As I listened to Emma's interview I, like others, fought back tears. This woman and the victims of this scandal need and deserve accountability. Does the Minister have confidence in Mr. Tony O'Brien? Emma said this morning, "They're all hiding there in the Dáil and they don't see what I see." Is the Minister going to stop hiding?

When I heard the interview this morning, my world began to slow down and then stop at the scale of the anguish and tragedy that Emma and her young family are dealing with today and have been dealing with for the past number of days. The feelings Deputies O'Reilly and Calleary have articulated are the same feelings I had this morning. They are the same feelings my colleagues in the Government have. To hear this mother speak of having to sit down and talk to her young children and her family about what does not lie ahead is something that slows all of us down and makes us reflect on the obligations we have as members of the Government and Members of the House.

To be clear, the only agenda the Government has is to establish fully what happened. That is why we moved so quickly to put the inquiry I referred to in place, which is why a number of individuals who were involved in this work are no longer in post. Second, it is to put in place the further help that is needed to provide support to the health and lives of women. Our only agenda is to do the right thing and establish what happened. No wagons are being circled, and no circle is being created. The only obligations this Government is aware of are those it has in respect of the health and lives of women. That will be the guiding approach we will use in continuing to deal with this tragedy and the great uncertainty that exists over the coming days.

My question was a simple one that required a "Yes" or "No" answer. Does the Minister have confidence in Mr. O'Brien? I ask that question as a user of the CervicalCheck service and as somebody who supports that service and knows how important it is. However, it is also important that there be accountability so women can trust the service. Somebody should be paying a huge price for this scandal but it certainly should not be women such as Emma and their families. I will put my question again. Does the Minister have confidence in Mr. Tony O'Brien?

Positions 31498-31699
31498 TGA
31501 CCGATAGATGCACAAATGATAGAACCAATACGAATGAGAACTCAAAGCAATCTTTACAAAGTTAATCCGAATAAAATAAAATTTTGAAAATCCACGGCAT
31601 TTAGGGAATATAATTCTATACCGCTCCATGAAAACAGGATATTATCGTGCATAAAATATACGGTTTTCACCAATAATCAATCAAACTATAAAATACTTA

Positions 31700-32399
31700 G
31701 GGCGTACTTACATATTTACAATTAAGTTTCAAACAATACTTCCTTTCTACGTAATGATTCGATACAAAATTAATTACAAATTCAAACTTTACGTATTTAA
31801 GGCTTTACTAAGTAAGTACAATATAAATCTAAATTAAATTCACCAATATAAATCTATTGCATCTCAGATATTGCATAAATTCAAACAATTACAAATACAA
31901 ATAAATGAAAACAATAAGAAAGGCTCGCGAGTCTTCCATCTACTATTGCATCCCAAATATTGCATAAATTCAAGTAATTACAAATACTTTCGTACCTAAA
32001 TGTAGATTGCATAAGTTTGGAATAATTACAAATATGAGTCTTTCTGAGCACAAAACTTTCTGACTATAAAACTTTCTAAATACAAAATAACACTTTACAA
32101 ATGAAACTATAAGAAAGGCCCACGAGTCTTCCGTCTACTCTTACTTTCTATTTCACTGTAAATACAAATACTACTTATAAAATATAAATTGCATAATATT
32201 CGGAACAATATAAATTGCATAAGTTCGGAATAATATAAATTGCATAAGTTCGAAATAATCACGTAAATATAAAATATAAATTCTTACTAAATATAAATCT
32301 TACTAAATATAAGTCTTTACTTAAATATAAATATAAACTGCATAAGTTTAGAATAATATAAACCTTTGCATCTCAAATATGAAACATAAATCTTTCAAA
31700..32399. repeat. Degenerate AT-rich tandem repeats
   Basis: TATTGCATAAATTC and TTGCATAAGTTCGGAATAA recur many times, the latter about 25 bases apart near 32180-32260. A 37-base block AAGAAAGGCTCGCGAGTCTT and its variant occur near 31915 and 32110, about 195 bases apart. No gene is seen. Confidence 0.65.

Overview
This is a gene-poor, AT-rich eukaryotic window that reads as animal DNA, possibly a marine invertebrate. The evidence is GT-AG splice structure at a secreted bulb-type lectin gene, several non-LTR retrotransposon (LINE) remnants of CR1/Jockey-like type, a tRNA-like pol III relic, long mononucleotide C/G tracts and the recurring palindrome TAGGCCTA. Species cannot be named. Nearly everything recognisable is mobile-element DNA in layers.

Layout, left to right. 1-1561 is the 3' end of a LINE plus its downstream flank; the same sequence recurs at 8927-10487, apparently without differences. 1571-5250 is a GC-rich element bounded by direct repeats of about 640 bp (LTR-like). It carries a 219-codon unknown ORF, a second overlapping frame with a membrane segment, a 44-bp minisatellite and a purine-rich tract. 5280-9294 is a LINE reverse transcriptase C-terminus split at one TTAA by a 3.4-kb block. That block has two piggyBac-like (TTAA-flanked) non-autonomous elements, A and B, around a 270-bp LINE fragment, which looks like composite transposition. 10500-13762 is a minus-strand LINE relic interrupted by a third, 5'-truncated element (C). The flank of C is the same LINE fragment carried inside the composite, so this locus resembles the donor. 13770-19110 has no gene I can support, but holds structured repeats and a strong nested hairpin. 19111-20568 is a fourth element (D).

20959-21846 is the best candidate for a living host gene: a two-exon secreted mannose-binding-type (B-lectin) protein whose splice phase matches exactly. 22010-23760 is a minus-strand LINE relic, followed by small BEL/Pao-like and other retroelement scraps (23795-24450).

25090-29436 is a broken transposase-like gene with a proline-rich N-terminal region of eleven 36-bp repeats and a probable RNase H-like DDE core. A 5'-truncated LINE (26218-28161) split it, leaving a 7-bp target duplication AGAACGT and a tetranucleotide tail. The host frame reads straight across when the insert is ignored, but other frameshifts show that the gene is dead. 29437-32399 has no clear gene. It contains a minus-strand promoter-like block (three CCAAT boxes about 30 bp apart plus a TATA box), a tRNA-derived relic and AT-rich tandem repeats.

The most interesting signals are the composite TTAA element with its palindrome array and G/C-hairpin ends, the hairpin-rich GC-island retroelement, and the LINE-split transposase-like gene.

I believe Mr. O'Brien should continue in his post. The reason, to address the question the Deputy posed, is the concept of confidence. The greatest duty we have at present is to restore confidence in programmes that have saved lives and helped the health of women. As a result, I am of the view that Mr. O'Brien should continue his work over the next number of weeks. He has appeared before Oireachtas committees in recent days in order to be accountable in his role as director general of the HSE. I understand that this afternoon he will be working with the team that is dealing with responding to the questions and the great uncertainty that exists at present. If our prerogative is - and I believe it is shared across the House - to examine how we can restore confidence in programmes that have saved lives, helped health and mean that men and women are alive today who otherwise would not be with us, that is best served by Mr. O'Brien completing his time in office and ensuring that he answers the questions to which he has to reply now.

The personal testimony of Emma Mhic Mhathúna was quite devastating, as everybody has said. I listened to it in my office. I will never forget it. The impact of this scandal on families across this country is causing enormous public distress.